How good is our drinking water?

Published: 12-Sep-2016

The Waimakariri District is fortunate to have very high quality drinking water, with most of our urban supplies sourcing water from deep aquifers.

Throughout the district there are 16 public water supply schemes which are maintained and monitored in accordance with the Drinking Water Standards for New Zealand (DWSNZ). While all risk associated with supplying drinking water can never be completely eliminated, routine testing of all water supply schemes has shown that our drinking water is of very good quality.

Each scheme needs to comply with the DWSNZ by providing barriers to protect people against two main types of contamination - bacterial and protozoal.

E.coli and campylobacter are classed as bacterial contaminants, giardia and cryptosporidium are classed as protozoal contaminants. All are unwanted visitors into our water supply. It’s important that our water supplies are protected and monitored to help prevent these contaminants from entering the drinking water supply.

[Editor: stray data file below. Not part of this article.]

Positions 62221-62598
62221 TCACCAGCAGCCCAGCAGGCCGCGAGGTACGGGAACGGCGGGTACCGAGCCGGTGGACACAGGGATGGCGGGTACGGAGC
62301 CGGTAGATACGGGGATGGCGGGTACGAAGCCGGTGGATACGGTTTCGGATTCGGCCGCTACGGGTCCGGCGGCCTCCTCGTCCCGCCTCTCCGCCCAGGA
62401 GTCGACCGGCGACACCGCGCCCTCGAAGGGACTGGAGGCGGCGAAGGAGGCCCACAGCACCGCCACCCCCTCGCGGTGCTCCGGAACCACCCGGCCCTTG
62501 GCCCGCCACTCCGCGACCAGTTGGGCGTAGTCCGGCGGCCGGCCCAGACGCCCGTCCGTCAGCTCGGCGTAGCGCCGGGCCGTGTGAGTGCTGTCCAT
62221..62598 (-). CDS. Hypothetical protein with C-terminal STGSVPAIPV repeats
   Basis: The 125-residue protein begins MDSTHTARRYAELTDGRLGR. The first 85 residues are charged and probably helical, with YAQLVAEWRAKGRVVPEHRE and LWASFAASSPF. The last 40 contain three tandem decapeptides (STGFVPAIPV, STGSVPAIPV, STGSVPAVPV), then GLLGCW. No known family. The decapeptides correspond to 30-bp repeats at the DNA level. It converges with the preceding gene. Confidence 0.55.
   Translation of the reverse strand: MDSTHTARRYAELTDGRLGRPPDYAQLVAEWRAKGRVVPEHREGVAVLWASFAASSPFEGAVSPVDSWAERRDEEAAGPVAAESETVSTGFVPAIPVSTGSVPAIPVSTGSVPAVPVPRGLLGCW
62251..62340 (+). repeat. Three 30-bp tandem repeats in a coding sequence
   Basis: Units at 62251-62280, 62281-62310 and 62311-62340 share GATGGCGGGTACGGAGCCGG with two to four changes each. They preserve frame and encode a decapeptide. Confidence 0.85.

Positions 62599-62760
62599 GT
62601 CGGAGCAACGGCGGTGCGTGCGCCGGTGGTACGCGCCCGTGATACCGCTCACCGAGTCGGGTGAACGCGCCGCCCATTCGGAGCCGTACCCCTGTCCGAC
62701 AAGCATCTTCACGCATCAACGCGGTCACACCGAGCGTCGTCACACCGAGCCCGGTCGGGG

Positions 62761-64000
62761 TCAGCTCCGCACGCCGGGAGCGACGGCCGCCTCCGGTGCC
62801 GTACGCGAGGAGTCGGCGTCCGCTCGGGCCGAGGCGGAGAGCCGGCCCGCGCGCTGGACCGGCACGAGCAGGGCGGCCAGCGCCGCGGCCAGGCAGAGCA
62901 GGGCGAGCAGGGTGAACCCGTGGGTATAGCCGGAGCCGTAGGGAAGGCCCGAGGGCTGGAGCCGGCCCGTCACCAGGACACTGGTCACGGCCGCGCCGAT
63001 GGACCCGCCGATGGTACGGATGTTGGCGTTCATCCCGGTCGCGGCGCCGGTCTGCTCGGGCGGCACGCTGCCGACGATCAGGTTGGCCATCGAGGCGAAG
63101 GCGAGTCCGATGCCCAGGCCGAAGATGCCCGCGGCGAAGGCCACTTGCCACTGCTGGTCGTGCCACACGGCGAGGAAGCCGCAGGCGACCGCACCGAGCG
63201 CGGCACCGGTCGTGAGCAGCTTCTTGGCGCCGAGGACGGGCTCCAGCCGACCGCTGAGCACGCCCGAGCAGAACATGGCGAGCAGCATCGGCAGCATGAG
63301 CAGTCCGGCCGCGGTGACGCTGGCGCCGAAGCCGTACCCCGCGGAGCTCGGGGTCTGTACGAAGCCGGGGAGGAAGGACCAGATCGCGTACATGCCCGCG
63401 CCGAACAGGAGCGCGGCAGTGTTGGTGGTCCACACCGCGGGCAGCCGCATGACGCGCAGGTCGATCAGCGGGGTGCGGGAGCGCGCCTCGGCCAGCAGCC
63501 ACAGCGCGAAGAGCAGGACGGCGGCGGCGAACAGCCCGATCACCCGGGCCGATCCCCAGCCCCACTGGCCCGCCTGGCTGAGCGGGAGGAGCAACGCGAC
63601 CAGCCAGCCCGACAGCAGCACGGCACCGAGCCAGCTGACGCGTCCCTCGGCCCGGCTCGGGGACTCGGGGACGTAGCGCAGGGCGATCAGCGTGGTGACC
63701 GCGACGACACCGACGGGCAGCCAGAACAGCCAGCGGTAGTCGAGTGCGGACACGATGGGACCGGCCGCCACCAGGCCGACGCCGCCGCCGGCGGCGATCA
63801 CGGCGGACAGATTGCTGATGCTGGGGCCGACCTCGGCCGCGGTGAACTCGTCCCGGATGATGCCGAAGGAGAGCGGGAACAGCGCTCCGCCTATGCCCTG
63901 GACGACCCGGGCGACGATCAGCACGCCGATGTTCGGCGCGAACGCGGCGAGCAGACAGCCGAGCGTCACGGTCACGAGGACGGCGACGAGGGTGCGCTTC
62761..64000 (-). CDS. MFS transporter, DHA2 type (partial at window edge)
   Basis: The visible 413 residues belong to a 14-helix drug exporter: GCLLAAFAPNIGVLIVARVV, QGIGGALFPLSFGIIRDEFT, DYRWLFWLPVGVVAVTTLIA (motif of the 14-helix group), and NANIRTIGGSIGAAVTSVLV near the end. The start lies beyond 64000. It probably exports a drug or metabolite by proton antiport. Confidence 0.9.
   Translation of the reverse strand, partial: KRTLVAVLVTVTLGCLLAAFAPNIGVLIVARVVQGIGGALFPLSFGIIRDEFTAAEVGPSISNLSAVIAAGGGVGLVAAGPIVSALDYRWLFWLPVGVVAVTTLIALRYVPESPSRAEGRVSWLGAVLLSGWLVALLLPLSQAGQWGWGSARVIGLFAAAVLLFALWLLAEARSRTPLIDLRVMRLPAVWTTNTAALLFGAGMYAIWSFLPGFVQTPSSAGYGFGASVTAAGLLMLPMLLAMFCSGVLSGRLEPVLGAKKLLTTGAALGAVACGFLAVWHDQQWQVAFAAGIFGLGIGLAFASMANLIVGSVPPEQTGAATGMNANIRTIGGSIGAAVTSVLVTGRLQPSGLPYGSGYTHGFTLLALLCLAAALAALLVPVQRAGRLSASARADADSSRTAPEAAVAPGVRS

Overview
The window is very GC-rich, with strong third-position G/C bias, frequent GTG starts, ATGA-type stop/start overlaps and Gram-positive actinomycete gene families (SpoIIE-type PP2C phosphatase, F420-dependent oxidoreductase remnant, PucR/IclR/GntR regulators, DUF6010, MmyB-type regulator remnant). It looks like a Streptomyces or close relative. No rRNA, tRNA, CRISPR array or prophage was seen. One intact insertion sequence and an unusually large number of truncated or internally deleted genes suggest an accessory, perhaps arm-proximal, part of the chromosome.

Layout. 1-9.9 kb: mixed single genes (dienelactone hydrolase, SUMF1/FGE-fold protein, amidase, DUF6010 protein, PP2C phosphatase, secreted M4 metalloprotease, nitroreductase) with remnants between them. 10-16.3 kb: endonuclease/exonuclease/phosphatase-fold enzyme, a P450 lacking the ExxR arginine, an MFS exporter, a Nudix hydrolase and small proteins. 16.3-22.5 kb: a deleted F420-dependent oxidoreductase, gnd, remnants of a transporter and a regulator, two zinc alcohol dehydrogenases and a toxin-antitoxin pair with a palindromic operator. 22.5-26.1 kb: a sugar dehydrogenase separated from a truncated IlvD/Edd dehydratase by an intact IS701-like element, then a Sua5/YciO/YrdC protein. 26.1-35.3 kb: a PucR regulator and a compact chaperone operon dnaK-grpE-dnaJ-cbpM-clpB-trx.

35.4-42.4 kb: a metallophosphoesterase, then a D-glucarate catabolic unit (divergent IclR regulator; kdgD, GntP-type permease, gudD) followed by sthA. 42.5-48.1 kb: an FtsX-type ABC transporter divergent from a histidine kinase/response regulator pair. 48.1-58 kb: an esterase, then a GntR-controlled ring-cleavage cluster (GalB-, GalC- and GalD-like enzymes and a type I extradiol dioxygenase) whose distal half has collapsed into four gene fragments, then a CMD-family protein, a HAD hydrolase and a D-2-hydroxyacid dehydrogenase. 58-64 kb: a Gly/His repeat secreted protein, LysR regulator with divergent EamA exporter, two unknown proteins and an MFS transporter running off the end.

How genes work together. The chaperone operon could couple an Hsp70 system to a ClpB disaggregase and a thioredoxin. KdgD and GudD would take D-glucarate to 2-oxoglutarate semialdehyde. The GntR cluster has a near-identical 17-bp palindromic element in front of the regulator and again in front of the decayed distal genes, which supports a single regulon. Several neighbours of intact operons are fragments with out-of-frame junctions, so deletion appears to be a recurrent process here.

The current Drinking Water Standards were released in 2005 and revised in 2008. The new standards allowed time for councils to bring their schemes up to full compliance levels. It’s a significant undertaking - so far 7 of the 16 schemes are fully compliant, with Ohoka and Cust soon to be included. The remaining schemes have programmes of work set up to meet approved timeframes for compliance which are outlined in Water Safety Plans for each scheme.

Council’s Manager Utilities and Roading, Gerard Cleary says “With the programme of works in place over the next few years Council is well on the way towards ensuring that all of the district water supply schemes are fully compliant with the drinking water standards. We carry out regular, extensive testing on all of our schemes and the majority of our water supply comes from pristine deep groundwater bores, sometimes over 100 years old. This has a significant bearing on the quality of our drinking water”.

While all rural water supplies are chlorinated to reduce the risk of bacterial contamination, the majority of urban schemes including Rangiora, Kaiapoi, Oxford, Cust and Woodend come from deep groundwater bores and do not require chlorination.

Name: Gerard Cleary

Phone: 03 311 8900